Maggie Tripp (1921-2014) was a trailblazer with a special connection to the Wellesley Centers for Women. Known for her impeccable appearance in Peck & Peck suits (who remembers these??) when everyone else was dressed in jeans, she was an “improbable” feminist whose indomitable spirit and can-do attitude attracted her to the women’s movement early on and whose wise and witty speaking ability allowed her to become what the Long Island Newsday described as “the respected mouthpiece of the women’s movement.” In 1974, she published a forward-looking edited volume titled Woman in the Year 2000, with provocative chapters by authors ranging from Gloria Steinem, Bella Abzug, and Letty Cottin Pogrebin to Alvin Toffler. In 1988, she donated her extensive feminist book collection to the Wellesley Center for Research on Women (as we were then called), after it was rejected by her own alma mater, the University of Pennsylvania. Her donation established the Madelyn B. Tripp Library, an intimate reading room filled with both important classics and lesser-known volumes that were influential in their time.

Recently, we added a particularly special volume to the library: A Woman with a Mind of Her Own, subtitled The Delicious Adventures of Maggie, Who Lived by Her Own Rules as Daughter, Wife, Mother, Businesswoman, Professor, Author, Public Speaker…and True Feminist (Archway, 2015). This book, part memoir and part posthumous tribute, was written by Maggie’s husband, Alan R. Tripp – Maggie’s biggest fan and a “women’s movement man” in his own right. This delightful and illuminating book combines personal anecdotes about Maggie in each of these roles with excerpts from her writings and speeches, to provide not only a historical record of an important figure in the second-wave women’s movement but also food for thought today.

AlanTrippVideoOver the summer, Alan visited us here at the Wellesley Centers for Women, and here’s what he had to say about Maggie>>

 

If you look carefully through the New York Times Book Review this weekend, you might just find this new book. It is the perfect read for a train ride or the beach side (where I myself read it this summer), and its anecdotes are shareable even with young feminists (read: teenagers) of any gender. It’s the kind of book that even people who don’t call themselves feminists will relate to and enjoy, and yet seasoned feminists will learn something new, too. It’s a true feminist family affair!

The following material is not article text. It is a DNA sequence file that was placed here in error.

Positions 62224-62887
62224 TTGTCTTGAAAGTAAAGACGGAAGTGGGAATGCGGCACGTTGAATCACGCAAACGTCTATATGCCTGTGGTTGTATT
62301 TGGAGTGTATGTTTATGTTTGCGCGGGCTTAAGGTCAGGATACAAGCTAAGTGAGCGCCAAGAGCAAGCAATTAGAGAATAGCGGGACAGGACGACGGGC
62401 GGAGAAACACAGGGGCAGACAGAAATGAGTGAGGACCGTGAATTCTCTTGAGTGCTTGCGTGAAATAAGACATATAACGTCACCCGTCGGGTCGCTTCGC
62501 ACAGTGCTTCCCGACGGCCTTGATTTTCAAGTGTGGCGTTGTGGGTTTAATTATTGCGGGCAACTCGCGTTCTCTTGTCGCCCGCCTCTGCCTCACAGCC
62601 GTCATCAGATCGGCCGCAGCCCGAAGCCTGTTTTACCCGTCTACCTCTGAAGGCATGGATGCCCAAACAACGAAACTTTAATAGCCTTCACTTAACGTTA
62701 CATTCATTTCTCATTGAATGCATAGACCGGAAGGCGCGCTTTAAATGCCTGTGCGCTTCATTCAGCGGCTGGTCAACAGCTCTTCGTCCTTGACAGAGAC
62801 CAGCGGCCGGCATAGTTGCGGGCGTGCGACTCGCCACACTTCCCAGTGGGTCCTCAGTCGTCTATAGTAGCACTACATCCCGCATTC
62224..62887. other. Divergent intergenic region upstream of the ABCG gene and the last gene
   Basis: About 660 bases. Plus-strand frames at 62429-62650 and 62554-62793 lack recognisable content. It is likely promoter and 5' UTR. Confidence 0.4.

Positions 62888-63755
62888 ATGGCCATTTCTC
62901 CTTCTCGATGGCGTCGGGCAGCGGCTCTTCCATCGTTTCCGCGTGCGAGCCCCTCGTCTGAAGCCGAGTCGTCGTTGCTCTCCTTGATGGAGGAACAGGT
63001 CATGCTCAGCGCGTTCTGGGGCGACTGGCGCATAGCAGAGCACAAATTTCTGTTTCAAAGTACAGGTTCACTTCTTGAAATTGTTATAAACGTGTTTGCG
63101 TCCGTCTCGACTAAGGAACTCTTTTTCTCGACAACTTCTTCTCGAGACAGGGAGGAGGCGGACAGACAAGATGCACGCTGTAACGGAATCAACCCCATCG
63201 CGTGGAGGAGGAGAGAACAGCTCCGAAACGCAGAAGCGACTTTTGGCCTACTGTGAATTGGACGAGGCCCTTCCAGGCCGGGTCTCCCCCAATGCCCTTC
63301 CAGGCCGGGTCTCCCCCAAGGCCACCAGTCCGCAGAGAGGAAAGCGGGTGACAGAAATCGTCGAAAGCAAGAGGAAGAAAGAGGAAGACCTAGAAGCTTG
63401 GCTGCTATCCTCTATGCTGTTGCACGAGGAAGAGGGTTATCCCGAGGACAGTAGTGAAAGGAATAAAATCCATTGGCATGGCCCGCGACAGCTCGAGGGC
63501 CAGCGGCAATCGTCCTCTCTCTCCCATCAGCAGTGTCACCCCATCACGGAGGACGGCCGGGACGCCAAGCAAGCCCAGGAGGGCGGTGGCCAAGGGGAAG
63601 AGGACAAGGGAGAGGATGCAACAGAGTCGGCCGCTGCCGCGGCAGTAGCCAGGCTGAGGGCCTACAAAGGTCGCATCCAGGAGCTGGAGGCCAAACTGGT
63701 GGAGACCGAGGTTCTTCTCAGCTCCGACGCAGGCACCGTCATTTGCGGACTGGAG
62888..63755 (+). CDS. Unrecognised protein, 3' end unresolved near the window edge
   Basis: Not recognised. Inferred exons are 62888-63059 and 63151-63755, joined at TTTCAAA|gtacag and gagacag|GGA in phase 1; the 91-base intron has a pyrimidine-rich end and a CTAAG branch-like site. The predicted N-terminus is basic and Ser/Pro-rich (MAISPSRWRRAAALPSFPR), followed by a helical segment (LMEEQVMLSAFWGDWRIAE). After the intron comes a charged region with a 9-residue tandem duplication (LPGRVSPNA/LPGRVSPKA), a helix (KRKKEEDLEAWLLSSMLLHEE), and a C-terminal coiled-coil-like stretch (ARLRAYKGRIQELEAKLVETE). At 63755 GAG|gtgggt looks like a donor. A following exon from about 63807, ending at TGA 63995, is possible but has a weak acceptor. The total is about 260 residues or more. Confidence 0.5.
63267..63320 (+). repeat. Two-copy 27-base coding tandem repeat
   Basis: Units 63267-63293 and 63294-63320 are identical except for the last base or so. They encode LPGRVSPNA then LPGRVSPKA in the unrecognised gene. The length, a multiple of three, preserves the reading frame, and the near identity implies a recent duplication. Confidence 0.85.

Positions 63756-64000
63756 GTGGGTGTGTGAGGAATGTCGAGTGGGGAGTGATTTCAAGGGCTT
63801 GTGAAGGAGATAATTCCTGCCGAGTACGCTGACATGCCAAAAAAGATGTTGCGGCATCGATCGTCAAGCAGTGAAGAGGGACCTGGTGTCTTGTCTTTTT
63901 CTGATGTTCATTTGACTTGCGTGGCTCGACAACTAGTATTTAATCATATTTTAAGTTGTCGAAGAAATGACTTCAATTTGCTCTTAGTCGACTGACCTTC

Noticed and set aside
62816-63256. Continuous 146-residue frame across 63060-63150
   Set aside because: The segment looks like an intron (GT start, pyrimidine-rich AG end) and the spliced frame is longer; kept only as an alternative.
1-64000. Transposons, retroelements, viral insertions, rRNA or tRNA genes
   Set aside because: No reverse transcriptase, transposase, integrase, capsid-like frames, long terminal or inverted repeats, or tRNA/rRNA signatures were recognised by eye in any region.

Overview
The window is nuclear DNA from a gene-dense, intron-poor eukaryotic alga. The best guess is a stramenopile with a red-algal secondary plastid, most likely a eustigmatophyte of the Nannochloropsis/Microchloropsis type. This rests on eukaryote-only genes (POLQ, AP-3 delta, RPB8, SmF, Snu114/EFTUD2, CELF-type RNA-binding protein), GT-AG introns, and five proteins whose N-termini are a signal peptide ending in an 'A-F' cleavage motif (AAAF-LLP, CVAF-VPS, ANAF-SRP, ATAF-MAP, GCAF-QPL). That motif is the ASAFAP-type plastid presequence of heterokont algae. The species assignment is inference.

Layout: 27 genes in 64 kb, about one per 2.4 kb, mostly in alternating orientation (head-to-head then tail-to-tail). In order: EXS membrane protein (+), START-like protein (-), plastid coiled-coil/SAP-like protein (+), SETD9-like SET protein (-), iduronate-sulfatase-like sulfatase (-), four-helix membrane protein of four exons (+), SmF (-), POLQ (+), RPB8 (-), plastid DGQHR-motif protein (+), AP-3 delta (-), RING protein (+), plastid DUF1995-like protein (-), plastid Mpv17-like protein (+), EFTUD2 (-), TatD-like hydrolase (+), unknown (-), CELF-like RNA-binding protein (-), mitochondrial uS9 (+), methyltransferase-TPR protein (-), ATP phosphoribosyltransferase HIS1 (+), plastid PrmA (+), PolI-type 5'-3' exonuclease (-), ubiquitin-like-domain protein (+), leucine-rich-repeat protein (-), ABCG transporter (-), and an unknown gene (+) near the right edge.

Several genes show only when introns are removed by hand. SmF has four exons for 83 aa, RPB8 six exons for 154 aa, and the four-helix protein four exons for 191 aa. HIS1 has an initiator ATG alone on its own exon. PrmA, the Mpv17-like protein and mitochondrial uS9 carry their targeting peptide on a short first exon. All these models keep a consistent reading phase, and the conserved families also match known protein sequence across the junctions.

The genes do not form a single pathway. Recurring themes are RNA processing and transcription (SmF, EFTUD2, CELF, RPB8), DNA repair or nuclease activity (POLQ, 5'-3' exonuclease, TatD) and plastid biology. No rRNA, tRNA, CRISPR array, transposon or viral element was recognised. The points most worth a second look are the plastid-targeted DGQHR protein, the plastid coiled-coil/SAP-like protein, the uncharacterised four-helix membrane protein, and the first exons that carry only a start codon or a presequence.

Alan Tripp has described Maggie as both “blunt” and “charming” – a combination of attributes that helped her break down barriers and advance the women’s agenda in her time. As a young student at Barnard, she found the rules archaic and confining and took her complaints to the school’s famous dean, Virginia Gildersleeve. The dean challenged Maggie to “resign” if she didn’t like the rules, which Maggie did, choosing to continue her studies at Penn instead. There’s a wonderful story in the book about how, later, in 1968, Maggie moved to New York and stormed into the registrar’s office of the New School for Social Research asking to take courses “where the action is.” The registrar directed her to women’s studies, and the rest is history. From there Maggie became a women’s studies instructor, author, speaker, organizer, and general firebrand! I encourage you to learn more about the life of this colorful mover and shaker who is very dear to all of us at WCW!

Layli Maparyan, Ph.D. is the Katherine Stone Kaufmann ’67 Executive Director of the Wellesley Centers for Women at Wellesley College. Learn more about Maggie Tripp and Alan Tripp's new book at TrippyBooks.com today.

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Women's Soccer and the New Feminist Power

soccer ball

Women's Soccer and the New Feminist Power

We are in a fresh feminist moment, highlighted thanks to FIFA. Hang with me while I explain.

It is obviously ridiculous that the payout to the U.S. Women’s Soccer team for the World Cup victory is $2 million; the German men got $35 million last year. The $2 million is almost cute, considering it’s the same amount as the alleged bribe paid FIFA exec Jack Warner for his vote to make Qatar the 2022 World Cup site.

For a long time money has measured worth. I’m sure Warner, former FIFA President Sepp Blatter, and others could prattle on about why women don’t deserve a big payday: women’s sports are not big time. When you consider low ticket prices, turf fields (rather than grass), shabby player treatment (competitors stuffed into the same hotels and practice venues), it hardly looks like the big-money (men’s) World Cup event of July 2014.

For years, FIFA has treated the Women’s World Cup as an afterthought. When the U.S. women last won, in 1999, there was so little publicity that people only found out because Brandi Chastain whipped off her jersey, spurring debate about whether it was appropriate to show a sports bra in public.

Things are changing. The fashion forward will note that bras have officially become shirts (now they’re called “bralettes.”). The Women’s World Cup final became most watched televised soccer game in U.S. history. Commemorative t-shirts are selling out online. Carli Lloyd could earn $2 million (that number again!) just in commercial deals following her hat trick in the first few minutes of the game, the fastest ever in World Cup history.